The Danish win and out is a race that has a predetermined number of no-pull laps after which the bell is rung and the winner of the next lap is the 1st place winner and retires from the race. The bell is rung again and the winner of the next lap is the 2nd place winner. This continues for a predetermined number of places (frequently 5 places) or until all places have been won. If the format is for a predetermined number of places (example 5 places) then at the time of the final placing (5th place sprint), the remaining racers will be placed in sequential order.
The chariot is a one lap standing start race where riders line up at the start/finish line and are held by holders.The race begins with the starting gun or whistle and the first rider across the finish line is the winner.
The Keirin is a race where the racers draw numbers for placement on the track, with the racer drawing 1 placed next to the sprinter’s line with subsequent numbers placed in order up to the rail. Racers are held in place with holders and the race starts with the starting gun. At the start, riders shall take their positions determined by the draw, directly behind the pacer, for at least the first lap. The riders shall remain immediately behind the pacer until such time as the pacer leaves the track. Racers are ‘paced’ by a motorcycle for the first part of the race up to 32 mph. After the ‘pacer’ exits the track (with 2 laps to go at Penrose) the racers sprint the final distance to determine their placing. The Keirin is usually run in heats with the top finishers advancing to the final.
The Madison is named after Madison Square Garden in New York, one of the birthplaces of track racing. The Madison is a points race for teams of two riders who take turns racing over a set distance. One team member is competing at all times, while the other team mate is riding ‘in relief’ (or resting) above the blue stayer's line. The riders do 'changes' which are hand slings or some form of touching, riders must draw equal if no contact is made. Like the points race, there are points available for intermediate sprints (5, 3, 2, 1) and 20 points are awarded for lap gains. The Madison also awards double points for the final sprint. The final placing of the teams is determined by their accumulated points. For teams with no accumulated points, placing will follow teams with points and is determined by finishing order on the final sprint.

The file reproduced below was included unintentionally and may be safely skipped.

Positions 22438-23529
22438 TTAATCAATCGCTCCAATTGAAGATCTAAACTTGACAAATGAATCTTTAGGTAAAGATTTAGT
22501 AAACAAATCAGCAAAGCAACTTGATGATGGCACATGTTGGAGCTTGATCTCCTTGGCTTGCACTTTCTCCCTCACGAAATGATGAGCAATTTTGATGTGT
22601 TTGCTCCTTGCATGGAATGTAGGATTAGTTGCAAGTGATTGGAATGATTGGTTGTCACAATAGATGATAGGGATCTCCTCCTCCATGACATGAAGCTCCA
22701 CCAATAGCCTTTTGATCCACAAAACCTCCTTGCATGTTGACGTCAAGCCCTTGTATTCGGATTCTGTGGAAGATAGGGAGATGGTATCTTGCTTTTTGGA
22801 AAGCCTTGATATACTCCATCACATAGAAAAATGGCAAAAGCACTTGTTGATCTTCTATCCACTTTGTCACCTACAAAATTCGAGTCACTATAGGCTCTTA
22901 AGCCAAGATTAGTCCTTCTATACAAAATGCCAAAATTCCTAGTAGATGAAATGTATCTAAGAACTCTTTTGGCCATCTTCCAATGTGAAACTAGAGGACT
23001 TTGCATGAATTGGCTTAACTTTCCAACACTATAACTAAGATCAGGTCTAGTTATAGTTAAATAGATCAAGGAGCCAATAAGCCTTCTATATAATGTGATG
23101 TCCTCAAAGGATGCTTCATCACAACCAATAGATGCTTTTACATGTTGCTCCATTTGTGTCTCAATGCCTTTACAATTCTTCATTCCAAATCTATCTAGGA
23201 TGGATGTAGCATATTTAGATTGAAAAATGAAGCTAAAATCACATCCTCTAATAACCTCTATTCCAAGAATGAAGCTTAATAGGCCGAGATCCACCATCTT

The international omnium is a mass start event that is composed of 4 races, the scratch race, tempo, elimination, and points race. Riders are awarded points based on placing in the first 3 events which are added together. The final event, the points race, is scored as a normal points race with points earned added to the racers previous 3 event total. The finishing order for the omnium is based on the accumulated points total, the racer with the most points wins the omnium.
FLYING 200M TT AND MATCH SPRINT
A match sprint is a head- to-head contest between two riders over 2 laps of the track. Competition begins with a 200 meter flying time trial which decides the seeding for the sprint tournament. Racing is highly tactical yet explosive, with slow ‘cat and mouse’ tactical battles followed by all-out drag races for the line.
The individual pursuit is a standing start timed event over 4000 m for men and 3000 m for women, riders are held and released with the starting gun. A racer’s finishing place is determined by their time compared to the other participating racers.
A pure standing start effort against the clock, the time trial is 500 meters for the women and a kilometer (or killermeter) for the men, riders are held and released with the starting gun. A racer’s finishing place is determined by their time compared to the other participating racers. Either way, it’s known as one of the most punishing of the track disciplines.
A standing start all-out effort, the team sprint involves three riders over three laps for the men and two riders over two laps for the women. At the end of each lap the front rider leaves the track until only one remains. Races are short and thrilling, with titles decided by thousandths of a second.
Similar to the individual pursuit but for teams of four riders. Both men and women compete over 4000 meters in this technically exacting discipline, which sees teams ride in formation often just a few centimeters apart.